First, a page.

Some additional notes from last week's Billington CyberSecurity Summit, including reflections on inherent government responsibilities with respect to cybersecurity from NCSC's Ciaran Martin. And the US Department of Defense finds it more difficult to retain cyber operators than it does to recruit them in the first place.
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The distributed denial-of-service attack that struck Wikipedia over the weekend remains under investigation, but BleepingComputer reports some speculation that the incident was the result of a botnet testing round. (They also report that the UK's NCSC recommends dusting off DDoS protection advice it's offered for some time.)
ESET says it's associated a hitherto overlooked backdoor with Stealth Falcon. Stealth Falcon itself has been connected by the University of Toronto's Citizen Lab with the distribution of spyware against a range of Middle Eastern targets. It's regarded as being, probably, a United Arab Emirates' operation, linked to Project Raven, which Reuters described earlier this year.
In a disclosure coordinated with manufacturer Telestar Digital, Vulnerability-Lab reports that Dabman and Imperial web radios were vulnerable to exploitation through an "undocumented Telnet service on the standard port 23." Telestar has fixed the vulnerabilities.
Toyota Boshoku, a parts unit of Toyota Group, continues to investigate a business email compromise scam in a European subsidiary that may have cost the company ¥4 billion (approximately $37 million). According to Infosecurity Magazine, the incident occured on August 14th, and if it followed the usual business email compromise template, the theft depended on social engineering.
The Washington Post reports that in 2017 the US exfiltrated an "asset" (a source, an agent) from Russia. The asset had provided the US with information about 2016 Russian election hacking.
Today is Patch Tuesday, and updates will appear throughout the day. Ivanti recently offered a forecast of Microsoft's expected patches in Help Net Security.
Today's issue includes events affecting Australia, Canada, China, Czech Republic, European Union, India, Japan, Republic of Korea, Netherlands, Oman, Philippines, Poland, Russia, Saudi Arabia, Thailand, Ukraine, United Arab Emirates, United Kingdom, and United States.
Bring your own context.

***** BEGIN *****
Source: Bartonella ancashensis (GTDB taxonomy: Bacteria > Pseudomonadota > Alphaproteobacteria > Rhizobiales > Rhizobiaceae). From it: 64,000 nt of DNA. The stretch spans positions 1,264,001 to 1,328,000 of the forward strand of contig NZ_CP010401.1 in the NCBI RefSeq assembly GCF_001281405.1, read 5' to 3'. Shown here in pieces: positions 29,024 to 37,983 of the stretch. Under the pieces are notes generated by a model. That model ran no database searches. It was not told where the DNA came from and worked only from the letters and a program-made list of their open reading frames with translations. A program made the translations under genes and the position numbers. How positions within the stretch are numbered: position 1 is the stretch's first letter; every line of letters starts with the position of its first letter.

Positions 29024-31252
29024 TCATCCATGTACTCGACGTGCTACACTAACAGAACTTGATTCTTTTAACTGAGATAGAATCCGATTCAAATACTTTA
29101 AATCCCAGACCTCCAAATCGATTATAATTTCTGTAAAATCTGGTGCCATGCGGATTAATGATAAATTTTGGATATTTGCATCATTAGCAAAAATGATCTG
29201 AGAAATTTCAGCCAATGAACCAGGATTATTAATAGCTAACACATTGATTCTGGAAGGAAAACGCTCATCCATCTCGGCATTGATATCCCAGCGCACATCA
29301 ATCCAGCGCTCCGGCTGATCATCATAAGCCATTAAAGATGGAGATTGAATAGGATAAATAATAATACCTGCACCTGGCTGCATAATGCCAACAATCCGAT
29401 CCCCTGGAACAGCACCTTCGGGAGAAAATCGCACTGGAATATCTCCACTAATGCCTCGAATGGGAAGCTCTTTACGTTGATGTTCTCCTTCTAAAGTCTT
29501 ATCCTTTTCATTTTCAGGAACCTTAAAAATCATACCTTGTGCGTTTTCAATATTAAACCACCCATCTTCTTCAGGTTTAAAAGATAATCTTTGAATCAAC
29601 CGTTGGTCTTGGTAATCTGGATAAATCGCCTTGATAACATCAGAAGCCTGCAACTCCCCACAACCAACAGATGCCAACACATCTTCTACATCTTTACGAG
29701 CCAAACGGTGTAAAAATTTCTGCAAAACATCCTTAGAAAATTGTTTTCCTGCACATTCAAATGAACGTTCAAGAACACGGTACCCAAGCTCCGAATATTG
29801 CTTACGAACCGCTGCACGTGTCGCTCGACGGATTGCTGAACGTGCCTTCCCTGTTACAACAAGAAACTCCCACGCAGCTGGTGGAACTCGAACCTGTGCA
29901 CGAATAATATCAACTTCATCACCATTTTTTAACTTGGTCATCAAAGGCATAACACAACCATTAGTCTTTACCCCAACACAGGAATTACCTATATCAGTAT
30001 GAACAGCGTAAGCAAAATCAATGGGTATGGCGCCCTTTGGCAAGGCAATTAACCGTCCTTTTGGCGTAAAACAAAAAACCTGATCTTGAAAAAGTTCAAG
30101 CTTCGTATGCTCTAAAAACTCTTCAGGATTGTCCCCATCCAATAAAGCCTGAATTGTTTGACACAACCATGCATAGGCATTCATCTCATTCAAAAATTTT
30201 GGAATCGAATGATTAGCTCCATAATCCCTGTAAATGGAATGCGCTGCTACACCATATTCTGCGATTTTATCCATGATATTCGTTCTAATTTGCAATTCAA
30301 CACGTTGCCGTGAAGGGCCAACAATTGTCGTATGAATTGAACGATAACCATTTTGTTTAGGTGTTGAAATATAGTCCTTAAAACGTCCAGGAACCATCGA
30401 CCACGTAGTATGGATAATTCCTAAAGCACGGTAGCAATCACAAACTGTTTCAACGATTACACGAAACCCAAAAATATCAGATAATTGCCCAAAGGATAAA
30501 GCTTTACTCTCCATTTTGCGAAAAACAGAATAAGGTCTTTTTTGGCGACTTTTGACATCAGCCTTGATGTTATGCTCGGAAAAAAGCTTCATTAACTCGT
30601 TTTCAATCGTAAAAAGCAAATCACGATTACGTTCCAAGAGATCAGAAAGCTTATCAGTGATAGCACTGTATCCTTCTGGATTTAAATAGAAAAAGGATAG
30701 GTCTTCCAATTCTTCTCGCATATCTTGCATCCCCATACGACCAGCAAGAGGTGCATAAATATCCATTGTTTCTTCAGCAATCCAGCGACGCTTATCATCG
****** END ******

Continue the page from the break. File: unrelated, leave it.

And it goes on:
What lessons can CISOs learn from venture capitalists?
"VCs are used to working with the financial stakeholders. They're used to building funds and generating specific targeted returns, but, you know, you look at a lot of the folks that move into these roles of CISO and CSO. There is not a lot of training, whether it's how to put cybersecurity into a business context and think of it as a kind of key strategic plank for the business, whether it's defining the risk not as an IT risk but as an enterprise risk. You know, those kinds of strategic skills and that kind of board interaction are not commonplace in terms of their career path development, so gaining those skills and building that capability, I think, is one of the really significant challenges facing most CISOs."
—Doug Grindstaff, senior vice president of cybersecurity solutions for the CMMI Institute, on the CyberWire Daily Podcast, 9.6.19.
Think in terms of enterprise risk, and pay close and continuous attention to the stakeholders.
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In today's podcast, out later this afternoon, we talk with our partners at Booz Allen Hamilton, as Michael Sechrist discusses how geopolitical issues spill over into cyber security. Our guest, Ashish Gupta from Bugcrowd, talks through the economics of hacking and the adoption of ethical hacking.
And Recorded Future's podcast, produced in cooperation with the CyberWire, is up. In this episode, "The Intersection of Political Science, Risk Management, and Cybersecurity," Matt Devost, CEO and co-founder of OODA LLC, shares his insights on managing cyber risk in a complex world, as well as his thoughts on threat intelligence.